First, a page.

In the final part of her life, Momma was blessed with the most special gift of Debbie and Ardle. Even before Uncle Ed’s death, they did something which transformed the house and made it for Momma, finally, her home. They renovated the kitchen. As the sign in it read, it was “Jan’s kitchen.” For Momma, this was huge. It was no longer her parent’s home, or Ed and Lee’s home. It now felt like her home. She was so proud of that kitchen. What an incredible thing!

When Uncle Ed died, something in Momma died. She was in quite poor health and simply unable to survive independently. She was really not even able to take care of Sallie. Debbie and Ardle literally put their lives on hold to have Momma come live with them. None of us could have known that we would lose Ardle so quickly or so unexpectedly. This was a huge sacrifice for them. They gave up what might have been the happiest and most enjoyable years of their lives together because they believed it was the right thing to do. Quite honestly, I think that Momma only lived these last few years because of them. She had given up years ago.

The Carolina Senior Care Center was a huge blessing for Momma. When Debbie first asked Momma to go there, she was virtually bed-ridden, and she flat out refused. Thankfully, when she finally did agree to go, she loved it. In July, I went with her, and she was so excited to introduce me to her friends and to the amazing people who cared for her every day. She loved riding the van and was excited to have me see how easy it was for them to lift her wheelchair up and in. You know me, I have photos to prove it. But, they reawakened an interest in life for her. I can not imagine how many bags of clothes and of goodies that she brought home over the years. She was constantly exchanging things with them and it brought her such happiness.

Momma also had a very close relationship with Aunt Jewel—after all, she was her sister, twice! In those years when we lived in Winston-Salem, they were often together and enjoyed the time they lived so close. After Momma moved to Thomasville, though, they became even closer. Aunt Jewel was so faithful to call Momma. Each evening after she returned from the Senior Care Center, the first thing that happened was that they talked and caught up on the day. Aunt Jewel’s number was one of the only ones that Momma remembered close to the end. Aunt Jewel and Uncle Bryant did many things with Momma and Debbie—and those meals and times together were truly rays of hope at a very difficult time. What a blessing and gift Uncle Bryant and Aunt Jewel were to Momma.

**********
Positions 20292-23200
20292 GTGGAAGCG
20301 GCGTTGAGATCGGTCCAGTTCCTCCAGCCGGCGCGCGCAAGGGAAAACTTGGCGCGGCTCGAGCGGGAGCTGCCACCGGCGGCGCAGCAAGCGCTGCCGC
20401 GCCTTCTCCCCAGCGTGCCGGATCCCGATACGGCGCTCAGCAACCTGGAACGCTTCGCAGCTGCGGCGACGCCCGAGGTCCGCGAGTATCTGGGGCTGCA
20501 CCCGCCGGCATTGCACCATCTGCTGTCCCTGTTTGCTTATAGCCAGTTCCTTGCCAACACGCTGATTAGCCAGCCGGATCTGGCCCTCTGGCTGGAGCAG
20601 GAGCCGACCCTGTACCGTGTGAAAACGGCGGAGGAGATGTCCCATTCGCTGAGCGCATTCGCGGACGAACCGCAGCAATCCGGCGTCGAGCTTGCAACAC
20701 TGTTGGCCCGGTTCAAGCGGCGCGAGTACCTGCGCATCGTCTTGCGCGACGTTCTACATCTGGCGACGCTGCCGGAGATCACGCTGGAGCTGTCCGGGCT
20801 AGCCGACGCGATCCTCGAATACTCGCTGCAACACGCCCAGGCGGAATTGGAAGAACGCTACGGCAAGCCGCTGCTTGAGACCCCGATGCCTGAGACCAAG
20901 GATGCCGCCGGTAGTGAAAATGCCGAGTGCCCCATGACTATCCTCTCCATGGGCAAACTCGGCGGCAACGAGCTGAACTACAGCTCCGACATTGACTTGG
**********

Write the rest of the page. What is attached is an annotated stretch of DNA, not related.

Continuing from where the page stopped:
It was not easy to care for Momma in her final years. I know that I could never have cared for her in the amazing way that Debbie and Ardle did. As her health worsened and the dementia began, she became confused, demanding and irritable. She was in constant pain. Especially this last year, I was so worried—not only for Momma but for Debbie. Let me say this, Debbie is a hero to me. She is truly a woman of God. If ever there was anyone who honored that commandment to love and to honor her parents, It is she. Like that woman we heard about in the reading from Proverbs today—Debbie is a woman of valor. What an incredible gift and blessing she was to Momma.

Just before her death, I had a fascinating conversation with Aunt Vert. She told me that she knew she would soon die and that she was ready. She said that she had a full life and was ready to go. She had taken care of all her remaining responsibilities and obligations and felt sure that she would die in peace. She then said something that I will never forget: “I have come to a point in my life in which I realize that more people whom I love and are important to me now are dead than are alive.” She went on to share her conviction that she believed them to be in heaven. She concluded by saying that she awaited a reunion with them with joy. I believe that this is true of Momma as well.

My last memory of Momma is from the night before I left to return to New York this past summer. After she went to bed, for some time I heard the music coming from her room. In her final years, the Gaither Homecoming videos constantly played. And that night I suspect that she listened to that lovely and hopeful hymn,

“On the resurrection morning
When all the dead in Christ shall rise
I’ll have a new body
Praise the Lord, I’ll have a new life
Sown in weakness, raised in power
Ready to live in Paradise
I’ll have a new body
Praise the Lord, I’ll have a new life.”

May you rest in peace Momma and rise in God’s glory with a new body and a new joyful life in God’s eternal kingdom. And may you join your restored voice with all your loved ones in that heavenly choir.